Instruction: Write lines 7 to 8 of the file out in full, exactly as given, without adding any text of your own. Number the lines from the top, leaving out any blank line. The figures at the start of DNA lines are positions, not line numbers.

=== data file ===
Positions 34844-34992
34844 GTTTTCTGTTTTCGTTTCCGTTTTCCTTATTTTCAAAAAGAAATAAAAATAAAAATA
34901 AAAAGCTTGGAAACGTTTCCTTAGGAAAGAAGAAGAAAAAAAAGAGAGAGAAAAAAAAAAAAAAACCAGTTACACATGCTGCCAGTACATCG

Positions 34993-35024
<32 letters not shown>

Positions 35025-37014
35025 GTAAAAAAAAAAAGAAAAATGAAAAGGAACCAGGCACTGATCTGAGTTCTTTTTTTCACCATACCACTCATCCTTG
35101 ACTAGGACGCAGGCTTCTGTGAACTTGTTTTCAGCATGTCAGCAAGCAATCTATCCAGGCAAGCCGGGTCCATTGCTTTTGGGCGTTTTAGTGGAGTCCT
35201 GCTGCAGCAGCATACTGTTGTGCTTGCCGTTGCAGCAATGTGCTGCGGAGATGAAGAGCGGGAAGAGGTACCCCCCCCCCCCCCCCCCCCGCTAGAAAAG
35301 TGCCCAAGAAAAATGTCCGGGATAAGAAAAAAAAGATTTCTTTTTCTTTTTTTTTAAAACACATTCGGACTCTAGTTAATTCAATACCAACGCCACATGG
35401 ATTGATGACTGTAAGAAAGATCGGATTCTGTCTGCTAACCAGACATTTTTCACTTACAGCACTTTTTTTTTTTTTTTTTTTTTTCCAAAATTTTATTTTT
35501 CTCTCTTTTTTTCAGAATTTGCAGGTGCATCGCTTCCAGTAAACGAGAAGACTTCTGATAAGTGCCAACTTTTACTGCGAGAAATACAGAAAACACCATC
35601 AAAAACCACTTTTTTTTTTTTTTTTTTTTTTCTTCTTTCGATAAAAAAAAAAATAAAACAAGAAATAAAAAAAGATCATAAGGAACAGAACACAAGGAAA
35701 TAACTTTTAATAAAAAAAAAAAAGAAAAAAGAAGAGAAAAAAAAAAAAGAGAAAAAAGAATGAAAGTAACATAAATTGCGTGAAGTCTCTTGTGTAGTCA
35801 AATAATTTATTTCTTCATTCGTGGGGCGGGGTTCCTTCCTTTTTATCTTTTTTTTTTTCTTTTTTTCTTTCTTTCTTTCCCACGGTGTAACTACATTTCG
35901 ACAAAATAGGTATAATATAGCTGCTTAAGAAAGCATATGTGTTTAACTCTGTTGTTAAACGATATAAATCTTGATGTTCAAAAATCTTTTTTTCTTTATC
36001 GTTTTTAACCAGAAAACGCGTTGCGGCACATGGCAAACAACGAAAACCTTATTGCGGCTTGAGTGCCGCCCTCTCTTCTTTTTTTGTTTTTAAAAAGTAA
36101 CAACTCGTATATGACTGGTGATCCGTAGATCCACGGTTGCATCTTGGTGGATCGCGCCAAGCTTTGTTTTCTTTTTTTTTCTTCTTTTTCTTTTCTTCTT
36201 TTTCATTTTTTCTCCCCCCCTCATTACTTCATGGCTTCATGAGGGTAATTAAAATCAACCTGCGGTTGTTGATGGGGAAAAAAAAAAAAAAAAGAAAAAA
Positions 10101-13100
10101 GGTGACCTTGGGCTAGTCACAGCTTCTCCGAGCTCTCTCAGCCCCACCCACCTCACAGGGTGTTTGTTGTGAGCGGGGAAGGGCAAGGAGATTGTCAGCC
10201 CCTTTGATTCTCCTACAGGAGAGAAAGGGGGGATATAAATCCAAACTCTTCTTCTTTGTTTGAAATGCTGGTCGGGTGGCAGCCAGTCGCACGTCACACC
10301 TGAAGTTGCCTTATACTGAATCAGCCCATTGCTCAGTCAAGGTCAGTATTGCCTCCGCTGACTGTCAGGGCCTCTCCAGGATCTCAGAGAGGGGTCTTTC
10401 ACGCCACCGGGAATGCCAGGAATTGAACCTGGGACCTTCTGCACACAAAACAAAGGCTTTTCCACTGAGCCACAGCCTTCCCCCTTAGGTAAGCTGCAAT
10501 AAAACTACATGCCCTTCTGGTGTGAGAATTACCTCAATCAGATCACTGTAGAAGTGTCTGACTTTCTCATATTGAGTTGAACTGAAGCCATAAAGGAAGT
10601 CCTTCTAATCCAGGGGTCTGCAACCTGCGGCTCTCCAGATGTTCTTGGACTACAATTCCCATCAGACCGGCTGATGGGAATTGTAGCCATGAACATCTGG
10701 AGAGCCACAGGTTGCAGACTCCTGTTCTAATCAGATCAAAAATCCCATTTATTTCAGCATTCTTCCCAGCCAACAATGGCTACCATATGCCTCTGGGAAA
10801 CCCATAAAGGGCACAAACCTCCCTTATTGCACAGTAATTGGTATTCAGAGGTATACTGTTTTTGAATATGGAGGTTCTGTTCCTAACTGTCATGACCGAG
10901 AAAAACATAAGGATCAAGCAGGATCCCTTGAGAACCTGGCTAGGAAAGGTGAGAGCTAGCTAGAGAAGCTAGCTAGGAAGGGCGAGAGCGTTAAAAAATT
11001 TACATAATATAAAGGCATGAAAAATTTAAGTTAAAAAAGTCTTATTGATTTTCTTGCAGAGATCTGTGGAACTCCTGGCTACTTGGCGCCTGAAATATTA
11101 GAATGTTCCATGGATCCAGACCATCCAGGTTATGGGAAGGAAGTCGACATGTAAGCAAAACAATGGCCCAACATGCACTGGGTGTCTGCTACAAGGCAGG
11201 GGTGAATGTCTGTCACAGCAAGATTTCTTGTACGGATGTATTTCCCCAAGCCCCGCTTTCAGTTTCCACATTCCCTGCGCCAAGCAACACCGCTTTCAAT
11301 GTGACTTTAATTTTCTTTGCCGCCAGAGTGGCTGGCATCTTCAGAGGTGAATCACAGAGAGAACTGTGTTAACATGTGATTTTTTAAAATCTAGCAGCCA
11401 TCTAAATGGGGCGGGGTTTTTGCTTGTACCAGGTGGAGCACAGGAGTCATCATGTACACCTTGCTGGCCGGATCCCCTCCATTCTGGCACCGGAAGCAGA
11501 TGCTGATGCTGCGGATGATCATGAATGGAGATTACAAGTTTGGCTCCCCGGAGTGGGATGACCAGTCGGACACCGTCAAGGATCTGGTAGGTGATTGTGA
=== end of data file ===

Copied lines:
35025 GTAAAAAAAAAAAGAAAAATGAAAAGGAACCAGGCACTGATCTGAGTTCTTTTTTTCACCATACCACTCATCCTTG
35101 ACTAGGACGCAGGCTTCTGTGAACTTGTTTTCAGCATGTCAGCAAGCAATCTATCCAGGCAAGCCGGGTCCATTGCTTTTGGGCGTTTTAGTGGAGTCCT